However, the intersections are directly related to the zero crossing points of the several induced winding voltages as at 23 in FIG. 2, and by precisely 30 degrees. In the present invention, a driver and timing circuit 25 for the controller 19 generates a trigger signal directly proportional to the time period between each zero crossing 23, and the following 30 degree point of the monitored wave and is created by direct monitoring of the zero crossing points 23. The zero crossing signal is generated during each period by charging a storage capacitor 26 beginning with each zero crossing and ending with the next zero crossing. The signal is stored in a suitable signal storage unit, shown as a capacitor 24. A trigger signal is generated equal to the fixed percentage of the stored signal equal to the charge created during 30 degree rotation of the rotor 2. The new zero crossing related signal in capacitor 26 is compared with the switch reference signal from capacitor 24, and when the new zero crossing related signal equals the switch reference signal, a trigger or switch signal is generated at an output line 26a and connected to the controller to sequentially turn-off the power to one winding connected to the power supply 7 and turn-on the power to the next proper winding of the stator unit, with the cycle automatically being reinitiated and repeated. Thus, the zero crossing related signal continues to build in the capacitor 26 to the next following zero crossing, at which time the signal is stored in capacitor 24 to produce a new percentage signal level and capacitor 26 is reset and simultaneously again charged such that another new zero crossing related signal is built in capacitor 26 to produce the next succeeding trigger signal.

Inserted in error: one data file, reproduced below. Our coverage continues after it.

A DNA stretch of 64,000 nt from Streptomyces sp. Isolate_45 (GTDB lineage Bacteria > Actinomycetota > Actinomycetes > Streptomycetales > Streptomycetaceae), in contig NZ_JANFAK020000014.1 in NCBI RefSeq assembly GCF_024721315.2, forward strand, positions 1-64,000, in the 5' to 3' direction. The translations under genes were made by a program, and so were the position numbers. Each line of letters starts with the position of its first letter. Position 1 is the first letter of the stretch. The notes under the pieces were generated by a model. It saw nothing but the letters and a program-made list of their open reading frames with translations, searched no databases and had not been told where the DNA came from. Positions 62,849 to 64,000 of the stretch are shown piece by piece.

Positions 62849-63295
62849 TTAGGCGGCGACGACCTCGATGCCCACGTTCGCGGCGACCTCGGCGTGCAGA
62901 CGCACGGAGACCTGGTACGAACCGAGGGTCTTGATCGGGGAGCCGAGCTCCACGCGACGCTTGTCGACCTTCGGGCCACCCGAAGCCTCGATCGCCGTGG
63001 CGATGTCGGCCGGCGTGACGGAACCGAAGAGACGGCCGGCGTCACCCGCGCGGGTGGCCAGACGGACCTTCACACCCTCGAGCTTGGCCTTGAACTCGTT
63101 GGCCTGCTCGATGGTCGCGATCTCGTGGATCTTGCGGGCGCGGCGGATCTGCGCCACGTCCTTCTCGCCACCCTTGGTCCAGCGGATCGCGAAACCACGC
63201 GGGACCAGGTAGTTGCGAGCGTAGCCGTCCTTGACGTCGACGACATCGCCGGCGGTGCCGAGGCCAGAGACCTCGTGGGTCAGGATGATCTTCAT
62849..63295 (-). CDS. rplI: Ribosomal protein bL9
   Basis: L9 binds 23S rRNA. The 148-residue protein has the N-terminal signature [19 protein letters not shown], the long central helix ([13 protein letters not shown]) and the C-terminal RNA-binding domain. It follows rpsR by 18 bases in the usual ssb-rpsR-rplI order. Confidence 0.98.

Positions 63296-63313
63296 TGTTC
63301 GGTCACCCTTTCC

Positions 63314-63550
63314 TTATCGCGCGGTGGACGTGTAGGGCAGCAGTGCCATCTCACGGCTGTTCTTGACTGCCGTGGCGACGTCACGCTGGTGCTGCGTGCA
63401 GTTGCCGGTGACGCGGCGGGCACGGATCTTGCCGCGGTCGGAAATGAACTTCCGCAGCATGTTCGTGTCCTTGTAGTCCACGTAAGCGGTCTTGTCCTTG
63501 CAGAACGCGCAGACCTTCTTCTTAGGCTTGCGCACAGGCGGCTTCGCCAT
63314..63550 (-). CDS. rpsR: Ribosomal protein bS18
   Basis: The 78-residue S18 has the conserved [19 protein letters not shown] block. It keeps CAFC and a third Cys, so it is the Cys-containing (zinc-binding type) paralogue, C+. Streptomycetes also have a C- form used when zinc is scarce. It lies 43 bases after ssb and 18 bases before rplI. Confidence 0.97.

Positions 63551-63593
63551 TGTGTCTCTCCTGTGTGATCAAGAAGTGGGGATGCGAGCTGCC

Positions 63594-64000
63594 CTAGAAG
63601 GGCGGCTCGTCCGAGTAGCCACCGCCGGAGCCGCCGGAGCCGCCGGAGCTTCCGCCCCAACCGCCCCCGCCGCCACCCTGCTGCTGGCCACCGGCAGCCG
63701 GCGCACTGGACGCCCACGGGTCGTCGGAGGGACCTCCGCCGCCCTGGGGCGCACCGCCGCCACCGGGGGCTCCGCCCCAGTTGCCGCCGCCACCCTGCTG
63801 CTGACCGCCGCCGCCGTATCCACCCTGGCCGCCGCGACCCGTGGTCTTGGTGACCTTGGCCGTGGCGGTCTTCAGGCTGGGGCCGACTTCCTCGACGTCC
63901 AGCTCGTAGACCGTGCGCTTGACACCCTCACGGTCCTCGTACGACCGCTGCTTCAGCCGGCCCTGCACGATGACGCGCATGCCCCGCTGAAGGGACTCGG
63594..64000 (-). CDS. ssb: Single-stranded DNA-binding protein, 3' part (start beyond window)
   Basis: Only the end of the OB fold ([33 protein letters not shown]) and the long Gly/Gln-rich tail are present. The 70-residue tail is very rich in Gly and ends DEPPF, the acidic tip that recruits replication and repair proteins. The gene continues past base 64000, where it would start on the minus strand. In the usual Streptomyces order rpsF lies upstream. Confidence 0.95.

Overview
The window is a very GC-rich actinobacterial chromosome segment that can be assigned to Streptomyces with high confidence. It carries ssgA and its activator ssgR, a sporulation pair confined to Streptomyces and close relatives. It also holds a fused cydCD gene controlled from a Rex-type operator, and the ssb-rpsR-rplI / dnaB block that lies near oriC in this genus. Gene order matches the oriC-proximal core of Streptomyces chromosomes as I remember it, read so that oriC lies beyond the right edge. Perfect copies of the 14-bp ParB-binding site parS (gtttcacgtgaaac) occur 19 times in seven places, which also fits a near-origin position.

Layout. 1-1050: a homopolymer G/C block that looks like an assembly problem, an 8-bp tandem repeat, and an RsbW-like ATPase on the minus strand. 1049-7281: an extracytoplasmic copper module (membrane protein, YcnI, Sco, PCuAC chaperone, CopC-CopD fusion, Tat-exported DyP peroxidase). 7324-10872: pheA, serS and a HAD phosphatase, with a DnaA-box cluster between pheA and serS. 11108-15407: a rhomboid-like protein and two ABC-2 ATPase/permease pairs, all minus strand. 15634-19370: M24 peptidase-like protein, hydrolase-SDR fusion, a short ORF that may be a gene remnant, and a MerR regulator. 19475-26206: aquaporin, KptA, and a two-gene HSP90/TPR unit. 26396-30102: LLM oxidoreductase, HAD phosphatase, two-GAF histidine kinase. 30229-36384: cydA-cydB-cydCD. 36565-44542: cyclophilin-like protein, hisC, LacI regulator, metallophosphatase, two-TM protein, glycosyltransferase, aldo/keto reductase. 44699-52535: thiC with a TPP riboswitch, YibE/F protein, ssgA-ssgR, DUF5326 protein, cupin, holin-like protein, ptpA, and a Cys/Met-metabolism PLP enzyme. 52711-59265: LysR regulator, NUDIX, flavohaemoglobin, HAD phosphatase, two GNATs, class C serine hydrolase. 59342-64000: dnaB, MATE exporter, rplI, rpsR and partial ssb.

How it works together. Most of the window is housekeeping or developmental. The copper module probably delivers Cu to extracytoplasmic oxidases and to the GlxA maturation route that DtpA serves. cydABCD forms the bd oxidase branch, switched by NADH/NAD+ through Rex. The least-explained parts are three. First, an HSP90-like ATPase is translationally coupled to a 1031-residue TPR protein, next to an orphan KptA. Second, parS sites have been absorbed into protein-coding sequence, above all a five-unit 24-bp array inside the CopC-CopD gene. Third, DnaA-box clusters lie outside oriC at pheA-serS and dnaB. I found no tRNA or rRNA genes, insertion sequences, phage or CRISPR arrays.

The output voltage of the reference capacitor 24 and the capacitor 26 are connected to the opposite inputs of an amplifier comparator 27. When the reference signal voltage is matched by the increasing voltage on the capacitor 26, which is now being charged to record the next zero crossing, the comparator 27 output switches to a high level as shown at 27a. The high level signal is applied to a monostable circuit 28 30 to generate a pulse signal 28a for signally switching of the windings. In the illustrated embodiment of the invention, the pulse signal 28a is connected to an OR gate 29 connected to output line 26a. The OR gate transmits the signal to the controller 19 and thereby initiates actuation of the switching circuit and changing energization from one winding to another.